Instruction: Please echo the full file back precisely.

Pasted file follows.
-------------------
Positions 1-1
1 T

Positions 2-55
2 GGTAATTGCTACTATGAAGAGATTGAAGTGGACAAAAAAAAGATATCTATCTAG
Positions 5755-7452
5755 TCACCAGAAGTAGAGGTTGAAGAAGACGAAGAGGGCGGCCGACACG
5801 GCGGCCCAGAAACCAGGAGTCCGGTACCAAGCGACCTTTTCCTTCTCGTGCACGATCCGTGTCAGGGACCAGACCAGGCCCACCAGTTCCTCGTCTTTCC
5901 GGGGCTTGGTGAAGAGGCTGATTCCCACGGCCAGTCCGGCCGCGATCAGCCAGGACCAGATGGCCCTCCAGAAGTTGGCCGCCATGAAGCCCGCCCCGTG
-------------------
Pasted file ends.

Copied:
Positions 1-1
1 T

Positions 2-55
2 GGTAATTGCTACTATGAAGAGATTGAAGTGGACAAAAAAAAGATATCTATCTAG
Positions 5755-7452
5755 TCACCAGAAGTAGAGGTTGAAGAAGACGAAGAGGGCGGCCGACACG
5801 GCGGCCCAGAAACCAGGAGTCCGGTACCAAGCGACCTTTTCCTTCTCGTGCACGATCCGTGTCAGGGACCAGACCAGGCCCACCAGTTCCTCGTCTTTCC
5901 GGGGCTTGGTGAAGAGGCTGATTCCCACGGCCAGTCCGGCCGCGATCAGCCAGGACCAGATGGCCCTCCAGAAGTTGGCCGCCATGAAGCCCGCCCCGTG